Type of Document Dissertation Author Shallom, Shamira J URN etd-05162012-174753 Title A Species Independent Universal Bio-detection Microarray for Pathogen Forensics Degree PhD Department Genetics, Bioinformatics, and Computational Biology Advisory Committee
Advisor Name Title Garner, Harold Ray Committee Chair Bevan, David R. Committee Member Laubenbacher, Reinhard C. Committee Member Lawrence, Christopher B. Committee Member Keywords
Date of Defense 2012-05-04 Availability restricted AbstractThe detection and identification of bio-threat agents and study of host-pathogen interactions require a high-resolution detection platform capable of discerning closely related species. This dissertation addresses the completion of the development of an array based platform and provides a robust pipeline for the discovery of unique bio-signatures for pathogens and their host. Our collection (library) of host and pathogen signatures has been greatly expanded to improve robustness and identification accuracy of an 'unknown' sample. The library containing measured bio-signatures for each species/isolate is complemented with computational methodologies to resolve the identity of the unknown sample as well as a mixture of organisms or a pathogen in a host background.
Current approaches for pathogen detection rely on prior genomic sequence information. This research targets use of a broad based platform for identification of pathogens from field or laboratory samples on a high density Universal Bio-signature Detection Array (UBDA). This array is genome independent and contains all possible (49 combinations) 9-mer probes which are mathematically computed and genome independent. It works by comparing signal intensity readout to a library of readouts established by interrogating a wide spectrum of organisms. Each genome has a unique pattern of signal intensities corresponding to each of these probes. These signal intensities were used to generate un-biased cluster analysis patterns that can easily distinguish organisms into accepted and known phylogenomic relationships.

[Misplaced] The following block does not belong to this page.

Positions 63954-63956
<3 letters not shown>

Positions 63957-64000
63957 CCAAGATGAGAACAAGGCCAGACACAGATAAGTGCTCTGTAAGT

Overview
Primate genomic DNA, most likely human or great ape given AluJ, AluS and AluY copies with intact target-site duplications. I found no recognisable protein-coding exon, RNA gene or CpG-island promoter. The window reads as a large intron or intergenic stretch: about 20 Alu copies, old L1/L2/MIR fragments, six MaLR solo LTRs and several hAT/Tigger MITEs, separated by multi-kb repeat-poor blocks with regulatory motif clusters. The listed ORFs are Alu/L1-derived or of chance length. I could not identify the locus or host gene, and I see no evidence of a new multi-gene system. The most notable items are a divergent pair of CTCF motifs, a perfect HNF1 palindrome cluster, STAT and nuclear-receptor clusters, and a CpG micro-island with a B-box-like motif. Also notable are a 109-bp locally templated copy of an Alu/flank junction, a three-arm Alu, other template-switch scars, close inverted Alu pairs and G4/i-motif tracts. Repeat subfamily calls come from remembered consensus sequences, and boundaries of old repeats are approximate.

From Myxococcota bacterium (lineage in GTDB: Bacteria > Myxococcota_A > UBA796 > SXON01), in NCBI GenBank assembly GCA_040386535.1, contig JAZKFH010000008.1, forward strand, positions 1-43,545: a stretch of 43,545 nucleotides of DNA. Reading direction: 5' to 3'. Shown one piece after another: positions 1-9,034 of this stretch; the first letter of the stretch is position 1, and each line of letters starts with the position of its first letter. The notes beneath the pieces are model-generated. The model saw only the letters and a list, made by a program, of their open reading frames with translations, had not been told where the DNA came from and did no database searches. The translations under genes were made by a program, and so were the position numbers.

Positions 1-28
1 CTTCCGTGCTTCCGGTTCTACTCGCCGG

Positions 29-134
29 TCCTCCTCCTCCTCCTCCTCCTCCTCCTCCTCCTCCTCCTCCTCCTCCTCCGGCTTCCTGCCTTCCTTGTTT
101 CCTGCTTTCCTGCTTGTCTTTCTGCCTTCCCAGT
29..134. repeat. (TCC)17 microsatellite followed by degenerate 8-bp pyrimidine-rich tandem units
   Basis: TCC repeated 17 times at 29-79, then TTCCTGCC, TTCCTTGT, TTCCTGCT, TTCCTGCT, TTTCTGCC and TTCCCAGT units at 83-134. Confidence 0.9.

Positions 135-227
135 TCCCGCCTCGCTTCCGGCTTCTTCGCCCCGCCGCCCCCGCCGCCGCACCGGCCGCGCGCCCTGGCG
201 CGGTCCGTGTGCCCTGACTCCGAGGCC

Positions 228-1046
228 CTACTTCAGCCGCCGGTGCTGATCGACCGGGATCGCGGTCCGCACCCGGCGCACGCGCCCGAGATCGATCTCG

Classification methods such as hierarchical clustering, Pearson’s correlation matrix, principal component analysis and curve fitting regression methods were tested for pathogen specific use cases. Hierarchical clustering and Pearson’s correlation matrix methods can establish phylogenomic relationships between highly diverse genomes. However, in order to assign a given sample to one or more groups, such as a pure isolate of a single species or composite mixture of multiple species, principal component analysis (PCA) was used. The test cases included identification of mixed samples, case study of field samples from state diagnostic labs and finally a surveillance method for viral and parasite carrying insect host vectors. Completion of these application challenges is meant to demonstrate the power and confirm confidence in the Universal Bio-signature Detection Array.
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